Federated Learning

Google

When I went to NeurIPS 2019 in Vancouver, I wasn't entirely sure what to expect. I wasn't actively involved in the ML research community but orbited that part of the world for a while. After it was all said and done, the most exciting and memorable sessions were on the work being done in Federated Learning. This post is a (relatively) general overview of the area from my notes there.


Machine learning applications have seen a dramatic rise in software systems in the last decade, from straightforward recommendation systems (Netflix, etc.) to predicting what you're going to type in an email (Gmail) or keyboard (Gboard). As companies quickly embraced ML, there has been increasing tension from privacy experts about what happens with user generated data that's being used to train these models.

The general model most people have in their minds about this process goes something like this:

The key issue here is that user generated data is being sent from their devices (phones, etc.) to a central location for model training. This in turn leads to a few problems:

When reading discussions, this leads to a predictable false dichotomy: you must either give up your data to enjoy modern software, or forget about using these services.

What is often lost in those discussions is the recognition that user devices are not just "storage devices" for their information. They are generally powerful computing devices.

What if we could train ML models directly on a user's device and eliminate the need to transmit their data?

Instead of needing to send user data over the internet to a central location for training, Federated Learning works by training models on individual user devices. Rather than transmitting data to the place where models are trained, we just transmit model details and keep the data where it is.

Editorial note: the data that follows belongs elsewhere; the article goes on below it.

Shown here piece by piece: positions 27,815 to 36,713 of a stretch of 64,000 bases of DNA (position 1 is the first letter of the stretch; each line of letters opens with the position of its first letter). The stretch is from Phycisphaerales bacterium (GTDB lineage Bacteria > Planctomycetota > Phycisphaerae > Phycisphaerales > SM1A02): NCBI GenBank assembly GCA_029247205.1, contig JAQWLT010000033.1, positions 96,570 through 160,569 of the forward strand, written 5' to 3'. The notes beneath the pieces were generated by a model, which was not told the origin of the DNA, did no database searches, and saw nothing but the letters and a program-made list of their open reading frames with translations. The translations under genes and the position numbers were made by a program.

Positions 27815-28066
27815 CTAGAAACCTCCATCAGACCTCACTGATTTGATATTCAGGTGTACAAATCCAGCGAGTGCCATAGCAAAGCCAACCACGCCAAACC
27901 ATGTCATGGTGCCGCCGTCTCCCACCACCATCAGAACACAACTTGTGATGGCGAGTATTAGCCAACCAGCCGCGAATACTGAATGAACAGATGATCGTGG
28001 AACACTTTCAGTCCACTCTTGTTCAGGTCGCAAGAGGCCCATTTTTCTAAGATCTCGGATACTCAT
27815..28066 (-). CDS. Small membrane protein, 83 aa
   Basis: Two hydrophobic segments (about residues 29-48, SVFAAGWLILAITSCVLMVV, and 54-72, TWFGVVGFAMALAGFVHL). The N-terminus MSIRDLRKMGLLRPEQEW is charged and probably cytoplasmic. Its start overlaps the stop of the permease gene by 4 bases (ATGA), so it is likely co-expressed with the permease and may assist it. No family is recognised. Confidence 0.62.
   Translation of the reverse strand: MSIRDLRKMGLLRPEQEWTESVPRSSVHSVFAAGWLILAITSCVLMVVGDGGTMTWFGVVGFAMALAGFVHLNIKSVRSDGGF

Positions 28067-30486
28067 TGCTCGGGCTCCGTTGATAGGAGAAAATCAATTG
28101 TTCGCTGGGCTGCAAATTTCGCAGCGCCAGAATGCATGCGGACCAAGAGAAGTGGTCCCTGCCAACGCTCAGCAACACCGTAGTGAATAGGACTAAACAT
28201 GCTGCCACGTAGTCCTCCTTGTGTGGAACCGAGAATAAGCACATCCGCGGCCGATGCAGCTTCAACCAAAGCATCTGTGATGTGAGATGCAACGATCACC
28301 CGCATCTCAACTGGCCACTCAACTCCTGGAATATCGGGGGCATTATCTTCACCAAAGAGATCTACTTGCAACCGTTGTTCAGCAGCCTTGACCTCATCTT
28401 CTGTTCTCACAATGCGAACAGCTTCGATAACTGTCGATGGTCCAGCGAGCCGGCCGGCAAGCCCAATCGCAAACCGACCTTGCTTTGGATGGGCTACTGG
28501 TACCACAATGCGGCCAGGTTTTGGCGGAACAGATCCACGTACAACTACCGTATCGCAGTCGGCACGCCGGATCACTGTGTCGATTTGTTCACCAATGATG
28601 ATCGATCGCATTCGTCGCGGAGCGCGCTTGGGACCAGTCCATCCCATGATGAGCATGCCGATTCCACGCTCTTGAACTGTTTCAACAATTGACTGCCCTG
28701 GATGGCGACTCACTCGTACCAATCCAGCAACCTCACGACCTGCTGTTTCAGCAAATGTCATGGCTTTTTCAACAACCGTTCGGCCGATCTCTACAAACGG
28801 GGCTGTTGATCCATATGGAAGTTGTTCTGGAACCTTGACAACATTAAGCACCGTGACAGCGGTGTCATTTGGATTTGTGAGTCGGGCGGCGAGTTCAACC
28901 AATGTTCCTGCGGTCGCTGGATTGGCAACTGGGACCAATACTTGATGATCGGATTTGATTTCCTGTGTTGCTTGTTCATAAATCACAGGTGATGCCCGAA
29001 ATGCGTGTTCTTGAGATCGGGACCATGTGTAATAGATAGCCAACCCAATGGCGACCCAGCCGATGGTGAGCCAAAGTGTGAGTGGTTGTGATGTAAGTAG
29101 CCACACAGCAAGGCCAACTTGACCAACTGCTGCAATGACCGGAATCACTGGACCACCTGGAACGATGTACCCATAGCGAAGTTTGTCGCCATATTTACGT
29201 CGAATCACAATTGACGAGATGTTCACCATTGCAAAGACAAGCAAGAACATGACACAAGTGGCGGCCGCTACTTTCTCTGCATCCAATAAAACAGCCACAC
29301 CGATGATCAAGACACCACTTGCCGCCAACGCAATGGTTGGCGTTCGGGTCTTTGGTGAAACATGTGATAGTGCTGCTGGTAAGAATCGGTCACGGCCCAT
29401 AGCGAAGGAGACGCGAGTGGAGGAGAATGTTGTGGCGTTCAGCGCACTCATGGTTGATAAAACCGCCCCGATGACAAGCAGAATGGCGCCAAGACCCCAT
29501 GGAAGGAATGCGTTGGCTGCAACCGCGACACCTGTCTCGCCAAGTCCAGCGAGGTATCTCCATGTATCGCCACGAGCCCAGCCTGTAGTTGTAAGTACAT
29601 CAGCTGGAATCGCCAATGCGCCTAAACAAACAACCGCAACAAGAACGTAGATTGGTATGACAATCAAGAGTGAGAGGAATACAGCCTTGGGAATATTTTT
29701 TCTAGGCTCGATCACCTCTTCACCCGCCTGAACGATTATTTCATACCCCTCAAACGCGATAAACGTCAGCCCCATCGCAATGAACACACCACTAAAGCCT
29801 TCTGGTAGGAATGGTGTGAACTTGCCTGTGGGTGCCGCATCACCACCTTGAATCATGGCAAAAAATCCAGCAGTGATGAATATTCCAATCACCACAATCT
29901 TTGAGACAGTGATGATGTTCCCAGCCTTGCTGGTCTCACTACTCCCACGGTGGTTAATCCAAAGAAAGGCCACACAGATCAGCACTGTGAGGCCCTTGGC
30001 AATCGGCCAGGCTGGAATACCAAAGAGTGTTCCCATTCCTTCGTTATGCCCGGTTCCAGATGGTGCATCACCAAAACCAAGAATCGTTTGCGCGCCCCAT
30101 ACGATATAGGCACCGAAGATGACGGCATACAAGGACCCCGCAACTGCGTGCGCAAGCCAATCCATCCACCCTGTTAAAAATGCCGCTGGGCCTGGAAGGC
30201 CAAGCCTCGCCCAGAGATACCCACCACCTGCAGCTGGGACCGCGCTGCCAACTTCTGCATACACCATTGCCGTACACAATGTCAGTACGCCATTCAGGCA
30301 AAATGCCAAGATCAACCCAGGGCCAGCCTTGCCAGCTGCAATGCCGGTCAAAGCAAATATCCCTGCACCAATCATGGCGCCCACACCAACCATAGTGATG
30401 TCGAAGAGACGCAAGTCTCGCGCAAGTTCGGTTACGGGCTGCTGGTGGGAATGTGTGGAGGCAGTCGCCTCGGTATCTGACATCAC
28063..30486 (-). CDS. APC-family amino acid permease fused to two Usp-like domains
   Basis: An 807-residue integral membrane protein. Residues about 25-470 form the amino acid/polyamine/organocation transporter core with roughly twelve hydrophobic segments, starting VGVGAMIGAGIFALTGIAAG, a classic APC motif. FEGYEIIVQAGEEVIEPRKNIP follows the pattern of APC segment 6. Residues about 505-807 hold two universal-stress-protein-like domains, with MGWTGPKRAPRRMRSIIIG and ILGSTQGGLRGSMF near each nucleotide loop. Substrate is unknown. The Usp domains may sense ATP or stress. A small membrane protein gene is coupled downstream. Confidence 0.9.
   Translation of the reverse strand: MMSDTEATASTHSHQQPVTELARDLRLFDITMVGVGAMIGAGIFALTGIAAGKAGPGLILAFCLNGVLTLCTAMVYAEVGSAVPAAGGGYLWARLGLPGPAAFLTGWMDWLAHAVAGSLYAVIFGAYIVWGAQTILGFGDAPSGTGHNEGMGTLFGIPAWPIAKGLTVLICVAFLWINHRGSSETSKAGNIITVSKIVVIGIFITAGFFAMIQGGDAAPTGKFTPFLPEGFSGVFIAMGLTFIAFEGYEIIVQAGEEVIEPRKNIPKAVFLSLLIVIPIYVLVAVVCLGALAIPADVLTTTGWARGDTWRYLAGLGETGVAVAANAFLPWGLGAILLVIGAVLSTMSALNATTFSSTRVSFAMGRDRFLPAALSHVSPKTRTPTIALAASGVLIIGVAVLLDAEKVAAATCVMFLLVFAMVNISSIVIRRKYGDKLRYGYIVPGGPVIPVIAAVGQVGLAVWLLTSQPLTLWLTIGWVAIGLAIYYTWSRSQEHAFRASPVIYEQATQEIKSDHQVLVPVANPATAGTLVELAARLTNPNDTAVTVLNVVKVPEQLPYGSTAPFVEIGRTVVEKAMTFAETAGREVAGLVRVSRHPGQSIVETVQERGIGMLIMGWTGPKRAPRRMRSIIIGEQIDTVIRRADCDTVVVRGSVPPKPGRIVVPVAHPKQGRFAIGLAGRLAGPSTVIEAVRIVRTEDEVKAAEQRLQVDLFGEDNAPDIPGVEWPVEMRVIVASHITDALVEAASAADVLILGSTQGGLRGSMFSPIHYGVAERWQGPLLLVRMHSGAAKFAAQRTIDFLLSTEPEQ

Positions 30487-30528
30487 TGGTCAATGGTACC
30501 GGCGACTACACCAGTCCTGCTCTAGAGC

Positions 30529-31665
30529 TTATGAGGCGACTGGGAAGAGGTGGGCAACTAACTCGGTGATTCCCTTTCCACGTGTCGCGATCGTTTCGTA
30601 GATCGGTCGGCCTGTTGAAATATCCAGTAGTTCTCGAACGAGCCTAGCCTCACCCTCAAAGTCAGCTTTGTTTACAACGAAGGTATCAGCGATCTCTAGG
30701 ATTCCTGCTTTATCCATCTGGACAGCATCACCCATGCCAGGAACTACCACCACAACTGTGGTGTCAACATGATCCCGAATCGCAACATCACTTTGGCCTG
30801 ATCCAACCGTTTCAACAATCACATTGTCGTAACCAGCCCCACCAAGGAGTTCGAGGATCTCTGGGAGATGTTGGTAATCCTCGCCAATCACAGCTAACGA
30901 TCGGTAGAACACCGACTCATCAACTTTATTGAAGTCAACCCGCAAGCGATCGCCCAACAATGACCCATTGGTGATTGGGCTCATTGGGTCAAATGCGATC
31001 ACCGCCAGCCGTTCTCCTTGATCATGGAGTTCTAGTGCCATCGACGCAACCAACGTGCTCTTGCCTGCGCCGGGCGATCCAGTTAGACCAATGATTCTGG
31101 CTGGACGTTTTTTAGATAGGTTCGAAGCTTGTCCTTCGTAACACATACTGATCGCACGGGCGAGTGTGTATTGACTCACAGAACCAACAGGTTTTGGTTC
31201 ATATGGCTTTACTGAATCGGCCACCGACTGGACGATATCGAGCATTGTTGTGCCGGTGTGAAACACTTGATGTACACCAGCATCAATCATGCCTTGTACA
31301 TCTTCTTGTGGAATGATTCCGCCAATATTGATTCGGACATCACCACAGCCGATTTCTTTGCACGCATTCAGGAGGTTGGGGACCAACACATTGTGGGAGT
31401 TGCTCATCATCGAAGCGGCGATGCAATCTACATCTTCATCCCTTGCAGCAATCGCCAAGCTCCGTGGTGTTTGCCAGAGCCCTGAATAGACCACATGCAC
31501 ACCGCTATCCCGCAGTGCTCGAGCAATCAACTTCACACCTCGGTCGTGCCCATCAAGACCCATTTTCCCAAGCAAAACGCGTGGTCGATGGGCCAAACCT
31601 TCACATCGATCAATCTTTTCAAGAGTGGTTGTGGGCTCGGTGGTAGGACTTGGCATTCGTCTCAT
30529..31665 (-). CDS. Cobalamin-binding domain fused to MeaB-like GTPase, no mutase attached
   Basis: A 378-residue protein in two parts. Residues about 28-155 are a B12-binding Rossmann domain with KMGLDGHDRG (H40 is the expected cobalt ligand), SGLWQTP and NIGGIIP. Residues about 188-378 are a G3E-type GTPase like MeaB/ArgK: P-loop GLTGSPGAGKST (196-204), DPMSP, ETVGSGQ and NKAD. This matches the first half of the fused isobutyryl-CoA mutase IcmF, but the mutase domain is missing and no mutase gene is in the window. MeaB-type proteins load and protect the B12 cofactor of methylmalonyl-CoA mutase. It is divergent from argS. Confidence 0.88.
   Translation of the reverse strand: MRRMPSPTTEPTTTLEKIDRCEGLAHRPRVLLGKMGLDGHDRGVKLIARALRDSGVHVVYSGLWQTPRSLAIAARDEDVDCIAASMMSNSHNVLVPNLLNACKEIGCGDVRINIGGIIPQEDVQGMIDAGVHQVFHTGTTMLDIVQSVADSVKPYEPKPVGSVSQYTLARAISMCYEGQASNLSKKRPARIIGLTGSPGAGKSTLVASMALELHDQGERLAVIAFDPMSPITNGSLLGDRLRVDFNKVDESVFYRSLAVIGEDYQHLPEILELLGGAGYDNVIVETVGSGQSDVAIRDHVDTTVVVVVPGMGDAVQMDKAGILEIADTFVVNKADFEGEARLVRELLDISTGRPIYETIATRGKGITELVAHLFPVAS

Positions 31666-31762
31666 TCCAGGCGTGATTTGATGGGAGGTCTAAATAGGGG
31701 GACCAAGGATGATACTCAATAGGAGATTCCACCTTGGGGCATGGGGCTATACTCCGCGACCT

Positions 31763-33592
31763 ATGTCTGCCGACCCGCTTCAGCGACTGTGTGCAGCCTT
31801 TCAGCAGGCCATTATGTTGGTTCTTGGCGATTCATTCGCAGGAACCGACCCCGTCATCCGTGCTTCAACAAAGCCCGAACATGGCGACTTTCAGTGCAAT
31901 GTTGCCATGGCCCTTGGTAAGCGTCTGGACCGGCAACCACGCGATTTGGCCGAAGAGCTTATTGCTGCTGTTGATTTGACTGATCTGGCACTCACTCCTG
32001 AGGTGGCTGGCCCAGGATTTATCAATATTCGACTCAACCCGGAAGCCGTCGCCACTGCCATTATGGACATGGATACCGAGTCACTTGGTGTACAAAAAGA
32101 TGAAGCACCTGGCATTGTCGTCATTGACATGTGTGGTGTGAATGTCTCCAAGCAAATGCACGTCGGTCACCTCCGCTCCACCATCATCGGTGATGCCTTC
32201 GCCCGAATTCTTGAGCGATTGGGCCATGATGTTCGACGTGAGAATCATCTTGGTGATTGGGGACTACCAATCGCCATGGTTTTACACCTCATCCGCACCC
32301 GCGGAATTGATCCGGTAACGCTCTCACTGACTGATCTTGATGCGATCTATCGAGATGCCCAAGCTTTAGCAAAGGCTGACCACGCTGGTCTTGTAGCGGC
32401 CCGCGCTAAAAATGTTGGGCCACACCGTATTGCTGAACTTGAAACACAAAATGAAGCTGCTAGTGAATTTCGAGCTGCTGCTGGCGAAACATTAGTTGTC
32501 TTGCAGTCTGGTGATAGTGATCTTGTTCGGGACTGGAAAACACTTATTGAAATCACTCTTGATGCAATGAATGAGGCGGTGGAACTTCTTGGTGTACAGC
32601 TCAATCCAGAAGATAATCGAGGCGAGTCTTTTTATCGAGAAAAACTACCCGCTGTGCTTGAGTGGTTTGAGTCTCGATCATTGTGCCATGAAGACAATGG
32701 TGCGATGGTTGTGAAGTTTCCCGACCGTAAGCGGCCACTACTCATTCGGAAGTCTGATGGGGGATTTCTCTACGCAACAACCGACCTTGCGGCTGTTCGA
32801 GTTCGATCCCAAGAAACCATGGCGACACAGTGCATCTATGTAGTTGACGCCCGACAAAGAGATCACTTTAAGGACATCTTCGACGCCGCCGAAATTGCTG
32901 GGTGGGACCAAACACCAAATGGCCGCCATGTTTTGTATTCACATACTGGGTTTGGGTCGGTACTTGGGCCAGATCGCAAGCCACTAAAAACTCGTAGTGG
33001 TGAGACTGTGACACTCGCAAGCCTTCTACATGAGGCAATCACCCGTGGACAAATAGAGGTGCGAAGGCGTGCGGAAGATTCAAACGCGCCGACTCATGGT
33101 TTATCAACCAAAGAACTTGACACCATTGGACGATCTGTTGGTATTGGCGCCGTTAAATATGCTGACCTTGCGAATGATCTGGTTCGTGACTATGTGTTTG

In practice, the process looks something like this:

  1. The central server trains a generic, shared model.
  2. There exists some process of deciding which clients will be involved in training the model.
  3. Each client downloads the current shared model.
  4. Each client trains the model based on local data (e.g. by running stochastic gradient descent)
  5. Each client then sends the central server the updates it made to the model.
  6. The server then aggregates the updates, e.g. by averaging them all (Federated Averaging).
  7. Repeat steps 3-6 until some end is reached (# of epochs or accuracy, etc.)

Broadly, there are two general federated systems at play: cross-silo, and cross-device.

You can imagine a cross silo federated system as one where you have multiple hospitals that don't want to share data with one another, but might want to share models built on top of that data. The cross device federated system is more generally seen in purely consumer facing settings, for example Google training a model on every user's device.

Though they are generally similar in that the learning process is federated, there are a few key differences between the two in practice. When training cross-silo systems, the nodes are generally more reliable, while cross-device setups face communication and reliability issues with the nodes (a user may turn off their phone for example, or the training process might use up too much battery / etc.). For a more in-depth discussion, I'd encourage you to read this review paper.

There aren't too many detailed descriptions of how this has been applied in practice, but if you're looking for one as a launching pad I'd encourage you to read check out this excellent post about how it's used by Mozilla Firefox.

This is not a silver bullet by any means. For example, it is theoretically possible to reconstruct training data based on model information, and so on, but in my mind this is a step in the right direction.

I'm certainly keeping an eye on literature and applications here. As these techniques are further developed, they will enable more ML solutions without compromising user privacy, and I for one am very excited by that future.


References